11-16-2012, 11:40 PM #111
So, wanting to break apart the union and thus throw away your allegiance to the U.S is Not treason?
If I have misunderstood something here, then I'll admit to it and say I'm wrong, but I believe that this definition which I have posted is correct and I believe that the act of secession is treason.
I have tried my best to explain it, their current actions are not anti-constitutional (everyone has a right to make petitions, I get that) but they are WANTING to become anti-constitutional because they don't like our rules.
It's like signing a petition saying that you no longer wish to abide by the rules, how are we on two different steps, it seems pretty clear to me.
The only thing I'm opposing is secession, if these people no longer wish to follow the rules, then please don't drag your states into the mud with you, you can do what Madman suggested......renounce your U.S citizenship, it's quite simple.
Last edited by JustAlex; 11-16-2012 at 11:42 PM.Logic and reason is all you need.
11-17-2012, 12:09 AM #112
You're taking it way to seriously and I still think you're wrong but whatever, man.@BnBLine
11-17-2012, 12:16 AM #113
Attempts at or aspirations of secession from the United States have been a feature of the country's politics since its birth. Some have argued for a constitutional right of secession and others for a natural right of revolution. The United States Supreme Court ruled unilateral secession unconstitutional while commenting that revolution or consent of the states could lead to a successful secession.
So the way the states are doing this is illegal. They can not petition the White House. They need to petition the other states or revolt. I do not think revolution will work so well.
Although James Madison, the Father of the Constitution said this:
In the public debate over the Nullification Crisis the separate issue of secession was also discussed. James Madison, often referred to as "The Father of the Constitution", spoke out against secession as a constitutional right. In a March 15, 1833, letter to Daniel Webster congratulating him on a speech opposing nullification, Madison discussed "revolution" versus "secession":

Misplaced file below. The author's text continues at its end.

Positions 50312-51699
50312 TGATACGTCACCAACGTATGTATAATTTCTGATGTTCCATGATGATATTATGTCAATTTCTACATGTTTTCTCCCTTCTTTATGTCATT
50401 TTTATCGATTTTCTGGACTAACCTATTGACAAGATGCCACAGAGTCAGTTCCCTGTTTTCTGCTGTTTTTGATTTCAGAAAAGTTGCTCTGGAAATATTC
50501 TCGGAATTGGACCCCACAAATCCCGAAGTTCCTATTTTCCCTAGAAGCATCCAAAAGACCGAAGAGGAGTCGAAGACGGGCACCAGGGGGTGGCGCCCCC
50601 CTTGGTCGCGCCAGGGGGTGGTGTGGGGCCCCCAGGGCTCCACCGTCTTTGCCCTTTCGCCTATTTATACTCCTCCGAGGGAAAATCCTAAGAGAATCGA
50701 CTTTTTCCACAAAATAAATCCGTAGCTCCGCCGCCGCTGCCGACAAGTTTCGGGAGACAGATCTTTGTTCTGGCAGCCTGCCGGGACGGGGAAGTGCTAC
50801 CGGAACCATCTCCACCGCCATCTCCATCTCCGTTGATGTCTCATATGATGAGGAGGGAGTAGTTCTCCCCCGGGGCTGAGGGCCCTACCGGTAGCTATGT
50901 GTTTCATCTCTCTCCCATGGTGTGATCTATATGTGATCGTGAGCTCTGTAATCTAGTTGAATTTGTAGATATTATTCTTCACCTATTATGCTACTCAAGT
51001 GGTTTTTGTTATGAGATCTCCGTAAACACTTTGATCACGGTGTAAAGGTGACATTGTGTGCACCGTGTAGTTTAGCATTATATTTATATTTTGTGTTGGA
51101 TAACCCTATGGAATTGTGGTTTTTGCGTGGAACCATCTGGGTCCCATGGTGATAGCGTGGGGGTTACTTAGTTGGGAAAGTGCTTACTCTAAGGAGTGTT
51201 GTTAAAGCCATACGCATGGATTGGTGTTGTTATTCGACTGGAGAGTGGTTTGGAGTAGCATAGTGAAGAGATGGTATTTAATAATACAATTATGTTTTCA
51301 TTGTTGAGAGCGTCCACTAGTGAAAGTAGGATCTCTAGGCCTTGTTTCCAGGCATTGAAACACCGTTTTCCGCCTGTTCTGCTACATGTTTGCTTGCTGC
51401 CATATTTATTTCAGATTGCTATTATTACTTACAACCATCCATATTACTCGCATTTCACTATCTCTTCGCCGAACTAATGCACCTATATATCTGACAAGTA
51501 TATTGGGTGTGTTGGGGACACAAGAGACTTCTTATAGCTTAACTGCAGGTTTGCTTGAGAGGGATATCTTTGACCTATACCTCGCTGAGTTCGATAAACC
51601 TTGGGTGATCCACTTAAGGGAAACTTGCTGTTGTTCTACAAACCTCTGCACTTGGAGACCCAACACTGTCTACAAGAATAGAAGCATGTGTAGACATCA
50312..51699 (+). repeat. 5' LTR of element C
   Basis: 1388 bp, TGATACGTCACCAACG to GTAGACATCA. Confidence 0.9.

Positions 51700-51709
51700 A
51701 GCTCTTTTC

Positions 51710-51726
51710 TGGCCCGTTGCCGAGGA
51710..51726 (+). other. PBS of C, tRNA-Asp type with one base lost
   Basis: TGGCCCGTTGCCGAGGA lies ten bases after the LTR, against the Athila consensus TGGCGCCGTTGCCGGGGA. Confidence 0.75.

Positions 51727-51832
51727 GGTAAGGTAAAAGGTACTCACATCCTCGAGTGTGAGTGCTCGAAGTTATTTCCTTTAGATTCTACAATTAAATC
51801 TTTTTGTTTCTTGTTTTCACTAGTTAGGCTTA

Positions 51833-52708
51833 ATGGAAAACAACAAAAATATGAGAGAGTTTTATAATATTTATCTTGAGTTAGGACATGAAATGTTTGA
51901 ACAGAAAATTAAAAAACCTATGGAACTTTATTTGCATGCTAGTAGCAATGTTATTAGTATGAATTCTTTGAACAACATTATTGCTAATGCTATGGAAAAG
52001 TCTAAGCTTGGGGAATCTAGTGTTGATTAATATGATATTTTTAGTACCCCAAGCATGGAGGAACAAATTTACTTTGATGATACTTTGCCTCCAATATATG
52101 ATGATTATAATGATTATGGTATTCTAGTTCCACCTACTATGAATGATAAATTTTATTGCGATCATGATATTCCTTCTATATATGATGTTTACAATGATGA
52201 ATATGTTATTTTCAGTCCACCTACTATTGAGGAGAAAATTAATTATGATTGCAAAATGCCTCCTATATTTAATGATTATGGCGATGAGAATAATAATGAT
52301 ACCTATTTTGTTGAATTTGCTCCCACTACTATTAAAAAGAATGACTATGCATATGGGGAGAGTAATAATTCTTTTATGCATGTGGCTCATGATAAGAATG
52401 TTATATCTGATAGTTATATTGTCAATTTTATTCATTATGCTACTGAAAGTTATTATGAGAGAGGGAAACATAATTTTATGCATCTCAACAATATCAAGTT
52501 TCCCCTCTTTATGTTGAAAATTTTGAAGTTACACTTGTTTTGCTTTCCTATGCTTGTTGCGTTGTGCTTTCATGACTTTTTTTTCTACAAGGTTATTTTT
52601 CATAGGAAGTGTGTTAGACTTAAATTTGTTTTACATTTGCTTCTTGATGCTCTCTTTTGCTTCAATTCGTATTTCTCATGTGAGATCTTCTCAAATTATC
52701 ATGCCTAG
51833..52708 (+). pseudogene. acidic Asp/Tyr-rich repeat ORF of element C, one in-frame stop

I return my thanks for the copy of your late very powerful Speech in the Senate of the United S. It crushes "nullification" and must hasten the abandonment of "Secession." But this dodges the blow by confounding the claim to secede at will, with the right of seceding from intolerable oppression. The former answers itself, being a violation, without cause, of a faith solemnly pledged. The latter is another name only for revolution, about which there is no theoretic controversy.
I would think the majority in a state would have to prove intolerable oppression in a court. Madison, the master wordsmith, was vague, as usual. Love that man. My second favorite President.
11-17-2012, 12:17 AM #114
11-17-2012, 01:02 AM #115
I wonder if "intolerable oppression" would include jailing someone for making a video (in blatant violation of their first amendment rights) in order to blame them for a terrorist attack on an embassy before an important election? I wonder if the U.S. citizens that had their due process rights violated when they were killed by the drone sent by President Obama felt "intolerably oppressed"?
I think that people should worry a lot less about some people signing petitions and focus on the corruption and constitutional violations happening with our elected politicians.
The latest is that General Petraeus provided initial intelligence that the Benghazi attack was Al Qaeda related. The reference to Al Qaeda was stripped after reaching the White House and they sent Susan Rice out to peddle the youtube video caused the attack meme, which the White House continued to lie about for weeks. The Petraues revelation puts into question the latest statements the President has made about the White House simply passing on the best information provided by the CIA.Buying "Broder" unlicensed sets and singles.
11-17-2012, 02:42 PM #116
11-17-2012, 06:28 PM #117
wickipedia as a source!!!!
in 1869 a supreme judge ruled on this on it seems to be the marker on all cases of secession.
he United States Supreme Court ruled in Texas v. White, 74 U.S. 700 (1869) that unilateral secession was unconstitutional while commenting that revolution or consent of the states could lead to a successful secession.Jay Shrewsbury
11-17-2012, 06:30 PM #118
So in other words, petitioning and requesting secession was ruled constitutional?@BnBLine
11-17-2012, 08:20 PM #119
11-17-2012, 08:21 PM #120